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March 22, 2011

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Tapping Chinese roots

THREE English-language writers with Chinese backgrounds talk about their search for, connection with and even alienation from their Chinese roots. Yao Minji and Xu Wenwen delve deep.

Malaysia-born Australian author Hsu-Ming Teo begins her novel "Love and Vertigo" (2000) this way:

"These are the myths I tell about my family, and like all myths, they are both truths and lies, simultaneous buffers of love and betrayals of trust."

The narrator is Grace Tay, who flies to Singapore to join her father and brother to explore the history, traditions, hardship and pain of her mother's Chinese family while looking for explanations for her mothers' death.

Teo tells Shanghai Daily she starts the book this way because she doesn't consider herself a representative of authentic Chineseness or Chinese culture to her readers.

"I don't have that right!" the author says. "It is up to contemporary Chinese novelists to do that." She is more interested in examining the relations and struggles of Chinese migrants with cultural roots like her own.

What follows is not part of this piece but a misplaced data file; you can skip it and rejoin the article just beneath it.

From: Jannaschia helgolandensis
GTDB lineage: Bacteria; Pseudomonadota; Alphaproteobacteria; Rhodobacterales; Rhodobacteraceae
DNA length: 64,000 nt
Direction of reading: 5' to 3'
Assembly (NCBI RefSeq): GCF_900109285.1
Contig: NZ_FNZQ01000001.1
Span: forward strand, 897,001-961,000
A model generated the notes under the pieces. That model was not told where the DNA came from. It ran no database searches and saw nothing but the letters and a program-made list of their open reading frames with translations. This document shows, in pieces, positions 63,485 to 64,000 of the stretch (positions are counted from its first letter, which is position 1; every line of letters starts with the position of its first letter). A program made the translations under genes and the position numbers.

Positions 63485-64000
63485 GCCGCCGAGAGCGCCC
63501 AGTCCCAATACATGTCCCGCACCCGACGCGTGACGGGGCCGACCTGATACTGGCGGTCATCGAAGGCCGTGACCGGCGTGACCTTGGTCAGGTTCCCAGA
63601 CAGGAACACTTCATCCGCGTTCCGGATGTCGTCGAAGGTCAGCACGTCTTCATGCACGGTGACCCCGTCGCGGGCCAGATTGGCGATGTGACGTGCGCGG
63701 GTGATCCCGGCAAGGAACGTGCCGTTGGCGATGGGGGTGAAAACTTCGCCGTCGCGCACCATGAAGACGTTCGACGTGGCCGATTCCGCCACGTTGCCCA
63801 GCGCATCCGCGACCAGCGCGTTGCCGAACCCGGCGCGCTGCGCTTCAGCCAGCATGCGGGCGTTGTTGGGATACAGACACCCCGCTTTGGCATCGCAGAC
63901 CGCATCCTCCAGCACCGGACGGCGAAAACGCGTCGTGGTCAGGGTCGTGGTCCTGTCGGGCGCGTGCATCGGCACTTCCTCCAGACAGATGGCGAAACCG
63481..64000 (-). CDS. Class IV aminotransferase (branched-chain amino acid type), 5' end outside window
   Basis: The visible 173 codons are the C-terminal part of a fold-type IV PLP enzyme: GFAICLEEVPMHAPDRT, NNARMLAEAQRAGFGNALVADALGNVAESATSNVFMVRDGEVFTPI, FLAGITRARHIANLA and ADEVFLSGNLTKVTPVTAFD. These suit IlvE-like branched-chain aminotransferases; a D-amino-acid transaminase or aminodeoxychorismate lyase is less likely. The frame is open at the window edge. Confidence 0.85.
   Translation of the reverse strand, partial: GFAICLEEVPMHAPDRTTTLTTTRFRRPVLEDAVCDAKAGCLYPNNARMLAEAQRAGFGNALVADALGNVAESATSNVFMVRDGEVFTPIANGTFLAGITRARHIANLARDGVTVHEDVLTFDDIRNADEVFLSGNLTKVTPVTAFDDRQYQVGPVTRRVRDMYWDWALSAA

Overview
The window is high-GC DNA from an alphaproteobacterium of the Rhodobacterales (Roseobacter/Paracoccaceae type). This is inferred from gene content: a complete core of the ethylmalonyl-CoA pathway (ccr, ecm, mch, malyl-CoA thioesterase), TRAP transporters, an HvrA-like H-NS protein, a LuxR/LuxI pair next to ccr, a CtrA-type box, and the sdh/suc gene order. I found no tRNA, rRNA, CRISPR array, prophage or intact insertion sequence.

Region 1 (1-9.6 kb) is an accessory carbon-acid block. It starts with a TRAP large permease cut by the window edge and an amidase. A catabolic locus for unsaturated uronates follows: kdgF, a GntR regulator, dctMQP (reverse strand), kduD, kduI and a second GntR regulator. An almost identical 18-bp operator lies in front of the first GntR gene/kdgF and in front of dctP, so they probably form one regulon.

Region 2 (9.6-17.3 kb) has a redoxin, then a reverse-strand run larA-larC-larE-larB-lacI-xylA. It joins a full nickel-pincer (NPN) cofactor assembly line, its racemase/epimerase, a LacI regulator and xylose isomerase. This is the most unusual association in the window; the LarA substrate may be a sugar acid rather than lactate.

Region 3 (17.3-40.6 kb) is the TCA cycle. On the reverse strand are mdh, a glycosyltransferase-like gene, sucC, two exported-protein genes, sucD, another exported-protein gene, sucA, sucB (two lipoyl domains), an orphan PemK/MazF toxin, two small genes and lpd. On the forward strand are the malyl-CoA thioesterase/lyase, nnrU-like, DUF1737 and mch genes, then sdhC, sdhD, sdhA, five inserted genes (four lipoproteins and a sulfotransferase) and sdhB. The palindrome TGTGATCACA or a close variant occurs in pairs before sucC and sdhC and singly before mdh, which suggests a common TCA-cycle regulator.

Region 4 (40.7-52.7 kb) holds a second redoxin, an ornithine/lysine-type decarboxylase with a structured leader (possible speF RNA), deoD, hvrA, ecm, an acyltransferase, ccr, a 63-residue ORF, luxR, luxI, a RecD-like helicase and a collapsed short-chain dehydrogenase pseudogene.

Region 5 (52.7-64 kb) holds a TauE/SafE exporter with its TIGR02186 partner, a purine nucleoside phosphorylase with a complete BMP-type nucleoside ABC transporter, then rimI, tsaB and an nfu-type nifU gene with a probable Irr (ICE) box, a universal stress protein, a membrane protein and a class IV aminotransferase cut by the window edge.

As China books become more popular, it's natural to see an increase of writers with Chinese roots, some of who are very connected, while others like Teo feel alienated.

Shanghai Daily interviewed three authors with Chinese roots, Teo, New York-based London native Simon van Booy and Chinese American lawyer and writer Marjorie Liu. All spoke at the recent Shanghai International Literary Festival that concluded last Sunday.

Teo's family, originally from Xiamen City in coastal Fujian Province, first immigrated to Malaysia and later to Australia. Liu, an America-born Chinese, majored in East Asian languages and cultures and had internships in Beijing before graduation. Van Booy traces his one-eighth Chinese heritage to his great grandfather surnamed Li, who moved to Jamaica at the end of 18th century from Guangzhou City in Guangdong Province, leaving around 10 children in China. Van Booy's grandmother is one of the forebear's 14 children in Jamaica.

Like many English-language writers with Chinese backgrounds, they are generations away from Chinese cultural roots, and are more influenced by ancient than contemporary Chinese literature, perhaps because there are far more translations of ancient books in English than contemporary novels.

Liu, a bestselling writer known for paranormal romance and urban legends, says her favorite Chinese book is "A Dream of Red Mansions," one of China's Four Great Classical Novels written in 18th century. It follows the ups and downs in the eventual decline of the wealthy feudal family of Jia.

Teo regrets not having read enough Chinese literature and is currently reading "Romance of the Three Kindgoms," another one of the big four, written in the 14th century based on the historical events during the Three Kingdoms period (184-280).